With the protests over the death of George Floyd, an African American man, escalating in the United States, some of the biggest personalities across the sporting fraternity raised their voice in support of the #BlackLivesMatter movement.
In 2016, American football player Colin Kaepernick famously began kneeling for pre-game playing of the US national anthem as a way of protesting racial inequality and police brutality but eventually found himself without a team in the NFL.
The issue has now surged back into the headlines following the death of Floyd in Minneapolis on May 25. The 46-year-old restaurant worker died after being pinned to the ground with one police officer kneeling on his neck for several minutes. The arrest, which was captured on video, showed the handcuffed Floyd gasping for air and pleading that he can’t breathe. It was the latest in a series of fatal confrontations between police officers and unarmed black men in recent years that have triggered outrage.
The incident has triggered an outpouring of condemnation from top athletes including American icons Michael Jordan, Serena Williams, Tiger Woods as well as international figures like Lewis Hamilton and footballers in the Bundesliga as well as cricketers from the West Indies.
With US professional sports on hold during the coronavirus pandemic, American athletes had no chance to demonstrate on the field of play. But several of them took to social media in outrage over another case of police brutality against the black community.
Here’s a look at what some of them had to say:
NBA legend Michael Jordan, who was famously reluctant to comment on social issues during his playing career, slammed the “ingrained racism” in the US.
“I am deeply saddened, truly pained and plain angry,” he said. “I stand with those who are calling out the ingrained racism and violence toward people of color in our country. We have had enough. We need to continue peaceful expressions against injustice and demand accountability.”
Los Angeles Lakers legend Lebron James contrasted the incident with the kneeling protests of Kaepernick who was ostracised by the NFL for kneeling during the playing of the national anthem.
“Do you understand NOW!!??!!??” James wrote on social media. “Or is it still blurred to you?? #StayWoke”.
He has been sharing videos and information about peaceful protests and messages of solidarity on his social media platforms.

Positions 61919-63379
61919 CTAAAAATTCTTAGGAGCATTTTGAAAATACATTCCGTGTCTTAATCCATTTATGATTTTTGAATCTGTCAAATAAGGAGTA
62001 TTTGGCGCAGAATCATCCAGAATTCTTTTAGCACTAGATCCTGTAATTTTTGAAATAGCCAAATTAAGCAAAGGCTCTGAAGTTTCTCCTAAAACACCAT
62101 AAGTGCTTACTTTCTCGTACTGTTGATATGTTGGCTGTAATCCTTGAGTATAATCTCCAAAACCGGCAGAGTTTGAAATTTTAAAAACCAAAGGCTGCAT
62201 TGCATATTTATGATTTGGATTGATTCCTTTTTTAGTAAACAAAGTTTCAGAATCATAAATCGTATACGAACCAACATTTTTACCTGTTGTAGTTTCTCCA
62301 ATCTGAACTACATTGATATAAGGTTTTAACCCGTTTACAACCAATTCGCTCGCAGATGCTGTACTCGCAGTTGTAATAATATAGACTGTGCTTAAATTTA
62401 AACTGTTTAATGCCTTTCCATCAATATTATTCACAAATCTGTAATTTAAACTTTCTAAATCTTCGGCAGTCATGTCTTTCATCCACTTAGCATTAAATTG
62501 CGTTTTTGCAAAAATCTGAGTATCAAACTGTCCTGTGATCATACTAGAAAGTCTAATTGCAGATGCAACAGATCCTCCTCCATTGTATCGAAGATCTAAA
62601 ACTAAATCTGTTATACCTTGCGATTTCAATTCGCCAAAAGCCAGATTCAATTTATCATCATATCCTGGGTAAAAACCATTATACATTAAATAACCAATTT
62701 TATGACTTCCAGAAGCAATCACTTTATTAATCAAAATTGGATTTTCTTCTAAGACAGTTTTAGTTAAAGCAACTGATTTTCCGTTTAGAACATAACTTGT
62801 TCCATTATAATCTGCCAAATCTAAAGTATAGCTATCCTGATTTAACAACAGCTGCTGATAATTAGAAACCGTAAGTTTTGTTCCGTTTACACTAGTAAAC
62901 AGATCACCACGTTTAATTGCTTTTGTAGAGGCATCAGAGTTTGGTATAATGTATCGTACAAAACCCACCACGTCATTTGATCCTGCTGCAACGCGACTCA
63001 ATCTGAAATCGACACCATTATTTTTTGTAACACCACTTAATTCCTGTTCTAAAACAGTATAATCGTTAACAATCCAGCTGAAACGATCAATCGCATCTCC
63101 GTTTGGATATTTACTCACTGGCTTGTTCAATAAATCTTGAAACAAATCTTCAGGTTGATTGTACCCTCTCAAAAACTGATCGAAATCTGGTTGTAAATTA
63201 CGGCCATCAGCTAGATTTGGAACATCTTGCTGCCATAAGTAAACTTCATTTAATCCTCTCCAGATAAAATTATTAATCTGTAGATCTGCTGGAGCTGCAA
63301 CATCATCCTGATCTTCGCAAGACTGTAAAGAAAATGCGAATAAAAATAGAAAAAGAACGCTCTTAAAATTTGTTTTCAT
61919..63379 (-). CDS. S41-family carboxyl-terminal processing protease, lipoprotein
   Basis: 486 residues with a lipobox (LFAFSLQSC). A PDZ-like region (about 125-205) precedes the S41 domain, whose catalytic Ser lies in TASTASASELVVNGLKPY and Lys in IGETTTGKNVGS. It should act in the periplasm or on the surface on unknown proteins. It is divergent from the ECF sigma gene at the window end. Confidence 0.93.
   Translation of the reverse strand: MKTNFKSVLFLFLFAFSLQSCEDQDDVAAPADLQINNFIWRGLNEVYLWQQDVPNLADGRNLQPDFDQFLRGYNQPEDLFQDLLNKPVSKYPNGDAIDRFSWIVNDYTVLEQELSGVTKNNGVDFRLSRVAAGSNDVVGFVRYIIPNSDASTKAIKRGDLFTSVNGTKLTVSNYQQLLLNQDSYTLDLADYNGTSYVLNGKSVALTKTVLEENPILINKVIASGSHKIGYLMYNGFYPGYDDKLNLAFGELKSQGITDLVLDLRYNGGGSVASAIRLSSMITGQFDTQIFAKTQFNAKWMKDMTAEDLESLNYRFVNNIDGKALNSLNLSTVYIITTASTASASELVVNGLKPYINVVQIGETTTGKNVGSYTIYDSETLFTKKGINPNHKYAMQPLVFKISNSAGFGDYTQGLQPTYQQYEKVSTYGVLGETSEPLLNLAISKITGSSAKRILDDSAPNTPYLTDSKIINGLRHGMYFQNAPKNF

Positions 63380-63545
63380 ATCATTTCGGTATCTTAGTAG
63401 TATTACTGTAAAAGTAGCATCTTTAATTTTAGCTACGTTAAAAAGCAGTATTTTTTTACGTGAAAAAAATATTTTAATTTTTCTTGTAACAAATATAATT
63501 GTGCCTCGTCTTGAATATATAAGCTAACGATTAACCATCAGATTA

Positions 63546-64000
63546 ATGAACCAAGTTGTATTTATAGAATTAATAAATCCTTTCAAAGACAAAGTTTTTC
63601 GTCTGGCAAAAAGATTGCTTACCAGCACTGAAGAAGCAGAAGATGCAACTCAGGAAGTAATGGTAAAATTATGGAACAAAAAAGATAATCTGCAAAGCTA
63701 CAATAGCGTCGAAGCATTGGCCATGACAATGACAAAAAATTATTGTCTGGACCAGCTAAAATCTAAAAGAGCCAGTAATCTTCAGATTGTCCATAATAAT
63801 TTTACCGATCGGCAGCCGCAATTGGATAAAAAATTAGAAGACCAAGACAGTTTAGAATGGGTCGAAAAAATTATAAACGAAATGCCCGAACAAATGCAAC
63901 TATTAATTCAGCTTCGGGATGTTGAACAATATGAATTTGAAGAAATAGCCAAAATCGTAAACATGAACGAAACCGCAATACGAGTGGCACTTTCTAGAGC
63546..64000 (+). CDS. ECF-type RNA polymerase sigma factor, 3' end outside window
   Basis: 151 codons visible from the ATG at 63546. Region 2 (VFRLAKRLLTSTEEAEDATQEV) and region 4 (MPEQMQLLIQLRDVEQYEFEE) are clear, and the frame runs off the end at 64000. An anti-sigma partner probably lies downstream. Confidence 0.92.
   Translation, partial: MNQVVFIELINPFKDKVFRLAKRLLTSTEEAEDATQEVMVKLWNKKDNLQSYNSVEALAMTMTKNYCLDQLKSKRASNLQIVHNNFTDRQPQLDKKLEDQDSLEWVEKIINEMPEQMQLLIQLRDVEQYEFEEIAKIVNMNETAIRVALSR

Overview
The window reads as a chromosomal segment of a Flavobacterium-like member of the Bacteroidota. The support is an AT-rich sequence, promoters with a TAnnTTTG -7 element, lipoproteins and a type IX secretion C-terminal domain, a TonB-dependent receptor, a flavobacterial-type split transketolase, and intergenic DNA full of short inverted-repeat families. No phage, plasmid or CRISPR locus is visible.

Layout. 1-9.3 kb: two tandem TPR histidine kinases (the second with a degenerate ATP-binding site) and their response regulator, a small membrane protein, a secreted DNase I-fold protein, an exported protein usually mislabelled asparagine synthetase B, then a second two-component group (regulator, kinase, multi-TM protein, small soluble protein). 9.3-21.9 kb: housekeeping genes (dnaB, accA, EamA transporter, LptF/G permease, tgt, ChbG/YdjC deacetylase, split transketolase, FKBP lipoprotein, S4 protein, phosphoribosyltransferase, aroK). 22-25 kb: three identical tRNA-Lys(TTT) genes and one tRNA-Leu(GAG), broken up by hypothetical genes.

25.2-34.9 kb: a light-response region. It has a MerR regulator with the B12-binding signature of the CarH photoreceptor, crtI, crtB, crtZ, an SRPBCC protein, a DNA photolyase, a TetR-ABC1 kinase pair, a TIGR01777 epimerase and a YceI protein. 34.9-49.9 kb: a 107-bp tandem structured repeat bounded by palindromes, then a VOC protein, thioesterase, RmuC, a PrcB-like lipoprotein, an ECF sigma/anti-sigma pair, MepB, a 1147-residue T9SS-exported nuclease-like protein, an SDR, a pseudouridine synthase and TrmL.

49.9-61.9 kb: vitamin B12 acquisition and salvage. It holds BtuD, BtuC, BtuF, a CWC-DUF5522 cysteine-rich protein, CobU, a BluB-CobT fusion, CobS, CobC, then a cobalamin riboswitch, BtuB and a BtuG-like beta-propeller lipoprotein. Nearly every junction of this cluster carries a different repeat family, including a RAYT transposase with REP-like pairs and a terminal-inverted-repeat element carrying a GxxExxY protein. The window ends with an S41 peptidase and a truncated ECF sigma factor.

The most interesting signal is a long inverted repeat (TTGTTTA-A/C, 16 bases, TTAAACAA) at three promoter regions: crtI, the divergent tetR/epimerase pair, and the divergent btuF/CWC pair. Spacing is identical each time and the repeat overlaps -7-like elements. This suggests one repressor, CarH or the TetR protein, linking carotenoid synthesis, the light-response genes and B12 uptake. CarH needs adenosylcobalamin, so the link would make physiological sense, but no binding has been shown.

Kaepernick himself, who is a former NFL quarterback-turned-civil rights activist, on Thursday voiced support for protesters who have demonstrated.
“When civility leads to death, revolting is the only logical reaction,” Kaepernick, 32, wrote on Twitter in his first public comments on the case.
“The cries for peace will rain down, and when they do, they will land on deaf ears, because your violence has brought this resistance,” added Kaepernick, who has been frozen out of the NFL since being released by the 49ers in early 2017.
“We have the right to fight back! Rest in Power George Floyd.”
French footballer Marcus Thuram and England international Jadon Sancho both mounted individual protests, calling for justice for Floyd after scoring in Germany’s Bundesliga on Sunday, which is the only top-flight European football league in action at the moment.
Thuram took a knee after scoring for Borussia Moenchengladbach, echoing past protests by National Football League players in the US in support of the Black Lives Matter movement.
Because of physical distancing rules, goal celebrations were muted but after Thuram headed his team’s second goal just before half time he took the opportunity to make a solitary statement, kneeling and bowing his head.
At half time, his club tweeted a photo with the caption: “No explanation needed.”
Sancho marked one of his three goals for Borussia Dortmund against Paderborn by lifting his jersey to reveal a T-shirt bearing the words “Justice for George Floyd”.
Schalke’s US midfielder Weston McKennie wore an armband against Werder Bremen bearing the words “Justice for George”.
“To be able to use my platform to bring attention to a problem that has been going on too long feels good!!!” he tweeted.
Liverpool players showed their solidarity by taking a knee around the centre circle at Anfield on Monday. The team and Reds stars including Virgil van Dijk and Trent Alexander-Arnold tweeted the same photograph of the squad along with the words “Unity is strength” accompanied by the hashtag #BlackLivesMatter.
The tennis community protested in a unique way with Frances Tiafoe starting a new initiative called #Racquetsdownhandsup where players and other tennis fraternity members, largely belonging to the black community, raised their hands as if in surrender when faced by a gun. The players include Serena Williams, Gael Monfils, Naomi Osaka, James Blake, Sloane Stephens, Jo-Wilfried Tsonga, Coco Gauff.